Name of Object:
Wash basin and jug
Museum of Islamic Art at the Pergamon Museum
Date of Object:
Hegira second half of 7th century / AD second half of 13th century
Artist(s) / Craftsperson(s):
‘Ali ibn ‘Abdallah al-‘Alawi, al-naqqash al-Mawsili (the engraver of Mosul).
Museum Inventory Number:
Jug: I. 6580; basin I. 6581
Material(s) / Technique(s):
Brass, gold and silver inlay.
Jug: height 37 cm, diameter 20.6 cm; basin: height 17 cm, diameter 43 cm
Period / Dynasty:
Mosul, northern Iraq.
The jug and basin were used at court on dining tables for the washing of hands. Medieval Arabic sources include descriptions of this sort of utensil. The daughters of amirs, viziers, high-ranking noblemen, officials and merchants all had this hand-washing equipment as part of their trousseau. Judging by the iconographic motifs of its decoration, the Berlin jug and basin look as if they were made for a lawyer. The inscriptions include blessings of a general nature (well-being, wealth, health, knowledge and leniency) for the unknown owner. Its original magnificence is clearly visible, as it has been excellently preserved.
View Short Description
The extremely fine design and workmanship of this basin and jug demonstrate the skill of the metal craftsmen working in Mosul around 1270. Commissioned by someone of high rank and depicting the planets and scenes of courtly life, the set may have been used for washing hands on special occasions.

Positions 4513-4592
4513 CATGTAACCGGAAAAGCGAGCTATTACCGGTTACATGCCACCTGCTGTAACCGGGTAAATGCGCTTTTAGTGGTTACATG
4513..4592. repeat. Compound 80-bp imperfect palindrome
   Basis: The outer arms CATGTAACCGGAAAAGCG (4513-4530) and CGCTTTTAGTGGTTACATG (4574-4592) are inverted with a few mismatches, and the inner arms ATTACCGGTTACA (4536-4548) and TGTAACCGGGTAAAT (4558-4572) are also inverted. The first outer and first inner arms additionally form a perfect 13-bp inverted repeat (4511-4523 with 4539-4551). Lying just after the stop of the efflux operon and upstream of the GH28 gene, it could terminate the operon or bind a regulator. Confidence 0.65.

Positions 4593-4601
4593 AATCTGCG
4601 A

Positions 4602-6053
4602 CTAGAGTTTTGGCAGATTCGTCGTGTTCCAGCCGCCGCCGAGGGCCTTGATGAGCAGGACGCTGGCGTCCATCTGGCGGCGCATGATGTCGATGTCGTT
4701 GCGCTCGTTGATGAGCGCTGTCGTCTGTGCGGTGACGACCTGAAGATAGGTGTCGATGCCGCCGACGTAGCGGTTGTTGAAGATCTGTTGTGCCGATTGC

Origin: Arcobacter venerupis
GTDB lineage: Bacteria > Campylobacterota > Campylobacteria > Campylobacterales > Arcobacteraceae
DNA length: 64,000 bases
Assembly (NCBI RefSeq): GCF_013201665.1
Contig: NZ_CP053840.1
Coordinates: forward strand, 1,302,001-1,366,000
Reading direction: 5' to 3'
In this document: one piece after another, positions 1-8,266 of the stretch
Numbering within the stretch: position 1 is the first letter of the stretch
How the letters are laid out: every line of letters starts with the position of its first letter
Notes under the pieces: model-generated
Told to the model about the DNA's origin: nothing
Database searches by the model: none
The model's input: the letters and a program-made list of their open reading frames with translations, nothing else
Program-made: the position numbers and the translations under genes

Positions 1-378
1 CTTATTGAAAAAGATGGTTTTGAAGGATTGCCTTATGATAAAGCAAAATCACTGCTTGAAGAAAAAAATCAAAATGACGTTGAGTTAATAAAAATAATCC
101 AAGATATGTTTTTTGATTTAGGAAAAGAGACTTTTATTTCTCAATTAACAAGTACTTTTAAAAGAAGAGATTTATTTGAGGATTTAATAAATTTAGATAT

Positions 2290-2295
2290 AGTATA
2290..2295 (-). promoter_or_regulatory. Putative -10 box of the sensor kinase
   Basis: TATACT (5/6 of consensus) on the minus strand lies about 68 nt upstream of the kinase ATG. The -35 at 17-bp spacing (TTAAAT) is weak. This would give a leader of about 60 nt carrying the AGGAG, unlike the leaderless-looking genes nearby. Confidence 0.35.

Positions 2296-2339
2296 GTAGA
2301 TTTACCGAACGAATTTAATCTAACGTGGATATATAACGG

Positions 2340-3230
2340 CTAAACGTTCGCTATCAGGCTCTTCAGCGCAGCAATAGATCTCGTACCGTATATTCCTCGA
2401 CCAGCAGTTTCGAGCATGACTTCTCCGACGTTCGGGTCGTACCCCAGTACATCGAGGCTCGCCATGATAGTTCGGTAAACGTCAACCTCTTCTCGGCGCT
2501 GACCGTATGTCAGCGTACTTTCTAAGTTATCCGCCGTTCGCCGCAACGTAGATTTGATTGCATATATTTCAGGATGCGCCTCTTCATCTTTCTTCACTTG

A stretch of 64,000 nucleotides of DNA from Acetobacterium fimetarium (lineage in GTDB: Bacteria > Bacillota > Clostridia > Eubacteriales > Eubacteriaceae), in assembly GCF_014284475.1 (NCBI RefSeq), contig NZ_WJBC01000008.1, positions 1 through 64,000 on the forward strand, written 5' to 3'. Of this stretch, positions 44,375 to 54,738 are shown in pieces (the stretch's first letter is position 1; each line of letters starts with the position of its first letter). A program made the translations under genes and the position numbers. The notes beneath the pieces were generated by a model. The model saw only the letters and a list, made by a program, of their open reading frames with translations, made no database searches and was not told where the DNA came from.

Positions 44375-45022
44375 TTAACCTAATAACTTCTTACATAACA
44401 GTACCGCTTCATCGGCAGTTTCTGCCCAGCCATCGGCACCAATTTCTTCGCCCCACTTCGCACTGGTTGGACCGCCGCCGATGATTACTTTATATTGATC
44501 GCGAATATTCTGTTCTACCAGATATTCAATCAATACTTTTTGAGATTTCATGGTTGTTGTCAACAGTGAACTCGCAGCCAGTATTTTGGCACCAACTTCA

How date and origin were established:
The artist, ‘Ali ibn ‘Abdallah al-‘Alawi, who signed both the jug and the basin, lived during the mid-7th / mid-13th century.
How Object was obtained:
From a private art gallery in 1938.
How provenance was established:
The artist, who signed both the jug and the basin, includes in the inscription of his name an indication of his town of origin: al-Mawsili, ‘from Mosul’, signifying where he was born or where he worked. The signature and the motif of the figure with a crescent in front of its body suggest that it is very probable that this piece originates from Mosul.
Baer, E., Ayyubid Metalwork with Christian Images, Leiden, 1989, pp.15-17, plates 50–1.
Citation of this web page:
Annette Hagedorn "Wash basin and jug" in Discover Islamic Art, Museum With No Frontiers, 2020. http://islamicart.museumwnf.org/database_item.php?id=object;ISL;de;Mus01;24;en
Prepared by: Annette Hagedorn